In 2011, Bezalel Smotrich published an article in the magazine “B’Sheva” entitled “We Deserve More,” in which he wrote that “The state should invest more in religious Zionist education. Why? Because its sons have been assigned the task – to lead the nation of Israel.” Many simply dismissed this declaration as irrelevant nonsense, calling it racist, delusional, and impossible. The report published in Lior Detel’s article (The Marker, 17.8) shows that Smotrich’s heart is truly where his mouth is. Naftali Bennett and his party members truly believe in it, and when given the power they have no inhibitions to implement their doctrine.

It should be noted this assertion – the task of leading the state – does not relate to the democratic process, but rather to the privilege that they attribute to themselves on behalf of their religion is based on Kookism – the teachings of the Rabbis Kook, the founders of religious Zionism. They believe that political reality carries messianic omens, and their unquestioning faith gives them the ability to decipher the will of God and the secret that decodes the course of history. Therefore, it is very important to nurture religious Zionism and to do so in a clear preference over others.

It turns out that Gideon Saar and Shai Piron also share this agenda. According to data from the Ministry of Education, between 2012 and 2016, the Ministry increased the budget for religious high school students more than any other demographic – reaching a peak of 33,000 NIS per student per year. This amount is 22% higher than the budget allocated to secular Jewish high school students, and 67% higher than the budget allocated to Arab high school students.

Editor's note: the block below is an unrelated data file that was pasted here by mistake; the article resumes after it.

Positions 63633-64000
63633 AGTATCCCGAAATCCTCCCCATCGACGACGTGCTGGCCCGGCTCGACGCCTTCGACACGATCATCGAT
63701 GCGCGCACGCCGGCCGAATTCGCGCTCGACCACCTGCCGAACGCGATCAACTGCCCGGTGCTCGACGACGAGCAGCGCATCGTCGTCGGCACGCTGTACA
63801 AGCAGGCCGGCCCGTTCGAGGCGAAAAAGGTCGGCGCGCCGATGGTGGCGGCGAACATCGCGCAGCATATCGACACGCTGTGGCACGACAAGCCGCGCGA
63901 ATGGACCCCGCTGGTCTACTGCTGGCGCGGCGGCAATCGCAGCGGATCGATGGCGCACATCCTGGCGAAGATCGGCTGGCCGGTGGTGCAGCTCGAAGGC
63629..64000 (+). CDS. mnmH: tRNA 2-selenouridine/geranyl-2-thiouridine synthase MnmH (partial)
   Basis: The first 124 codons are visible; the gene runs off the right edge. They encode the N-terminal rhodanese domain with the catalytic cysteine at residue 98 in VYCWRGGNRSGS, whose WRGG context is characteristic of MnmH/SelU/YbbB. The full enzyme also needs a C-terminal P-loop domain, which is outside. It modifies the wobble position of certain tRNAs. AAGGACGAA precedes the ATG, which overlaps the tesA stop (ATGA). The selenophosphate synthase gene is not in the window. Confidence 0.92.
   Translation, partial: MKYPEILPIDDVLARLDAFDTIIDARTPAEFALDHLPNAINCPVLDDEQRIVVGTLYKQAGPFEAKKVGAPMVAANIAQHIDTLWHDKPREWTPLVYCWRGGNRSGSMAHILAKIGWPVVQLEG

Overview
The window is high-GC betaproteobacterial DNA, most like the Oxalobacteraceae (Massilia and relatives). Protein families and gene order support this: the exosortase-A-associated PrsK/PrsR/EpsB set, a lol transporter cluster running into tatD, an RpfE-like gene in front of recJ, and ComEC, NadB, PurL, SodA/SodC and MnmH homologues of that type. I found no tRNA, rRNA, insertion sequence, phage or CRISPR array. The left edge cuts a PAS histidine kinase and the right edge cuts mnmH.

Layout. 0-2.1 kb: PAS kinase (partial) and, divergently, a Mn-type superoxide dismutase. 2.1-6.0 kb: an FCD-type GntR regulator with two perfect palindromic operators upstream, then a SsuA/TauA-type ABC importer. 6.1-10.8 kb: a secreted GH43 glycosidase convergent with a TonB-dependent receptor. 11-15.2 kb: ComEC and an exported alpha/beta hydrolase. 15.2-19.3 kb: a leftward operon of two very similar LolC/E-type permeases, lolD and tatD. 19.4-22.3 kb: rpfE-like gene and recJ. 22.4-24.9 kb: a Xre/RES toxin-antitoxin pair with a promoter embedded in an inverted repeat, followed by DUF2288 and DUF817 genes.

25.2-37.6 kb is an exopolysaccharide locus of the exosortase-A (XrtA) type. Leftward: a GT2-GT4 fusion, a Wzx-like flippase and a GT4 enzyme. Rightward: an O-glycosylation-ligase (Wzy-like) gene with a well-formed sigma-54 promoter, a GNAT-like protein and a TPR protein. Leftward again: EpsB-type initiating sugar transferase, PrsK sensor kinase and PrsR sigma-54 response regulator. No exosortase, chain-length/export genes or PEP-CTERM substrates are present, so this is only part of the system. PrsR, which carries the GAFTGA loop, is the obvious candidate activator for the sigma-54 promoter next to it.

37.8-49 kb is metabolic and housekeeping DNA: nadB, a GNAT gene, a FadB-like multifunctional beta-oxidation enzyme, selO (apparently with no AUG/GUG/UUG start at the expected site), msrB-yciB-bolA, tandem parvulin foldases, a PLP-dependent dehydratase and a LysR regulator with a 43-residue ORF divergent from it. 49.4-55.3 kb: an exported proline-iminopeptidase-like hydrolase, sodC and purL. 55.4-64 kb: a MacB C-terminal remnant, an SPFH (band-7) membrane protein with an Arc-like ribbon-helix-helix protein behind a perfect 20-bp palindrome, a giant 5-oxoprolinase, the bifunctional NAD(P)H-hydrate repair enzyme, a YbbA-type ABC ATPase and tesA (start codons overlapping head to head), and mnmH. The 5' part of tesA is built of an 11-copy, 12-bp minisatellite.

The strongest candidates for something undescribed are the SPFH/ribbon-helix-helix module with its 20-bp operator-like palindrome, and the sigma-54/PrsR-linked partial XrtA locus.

A study by the Macro Institute reveals that the preference for this sector over others is also evident in other areas. The budget for 2017-2018 gives a clear preference to those living in the West Bank: residents of Judea and Samaria receive benefits and tax grants that are higher in 24% of the Negev residents, 19% more than in the Galilee and 5 times the average Israeli living west of the Green Line.

A study by the Adva Institute reveals that government participation in the budgets of non-Haredi communities in the territories – not including balancing grants – stood at nearly 3,000 NIS in 2015, almost 50% more than in the development towns, where per capita participation is only 2,000 NIS. The balancing grants to the non-ultra-Orthodox settlements were close to NIS 1,000 per capita, about 50 percent more than the balancing grants to the development towns. But among the settlers, too, the distribution takes place in a clear order of preference. Per capita participation in the national council’s budget is only 1,415 NIS in the ultra-Orthodox settlements, which are not identified with Gush Emunim’s ideology over the years, whereas in others the participation is 2,953 NIS per capita.

The shaping of the political position of the youth will affect the political system, the character and the regime of the State of Israel in the coming years. This insight is not hidden from those who wish to settle in people’s hearts and promote nationalistic messianic ideas.

If these trends are not halted  and the process does not reverse, Israel will move closer to the realization of Lord Nathaniel Rothschild’s warning in his letter to Herzl in 1903: “I should view with horror the establishment of a Jewish Colony pure and simple; such a Colony would be Imperium Imperio; it would be a Ghetto with the prejudices of the Ghetto; it would be a small petty Jewish State, orthodox and illiberal, excluding the Gentile and the Christian.

The war on the character, identity and future of the State of Israel must be returned to the field of education, which was abandoned many years ago by the ruling parties, granted as an unholy fee for the establishment of a government. This is a long process, but for the minority that still believes in the possibility of a different Israel, there is nothing left to do but to start rebuilding it.

This article was originally published in Hebrew in Haaretz.

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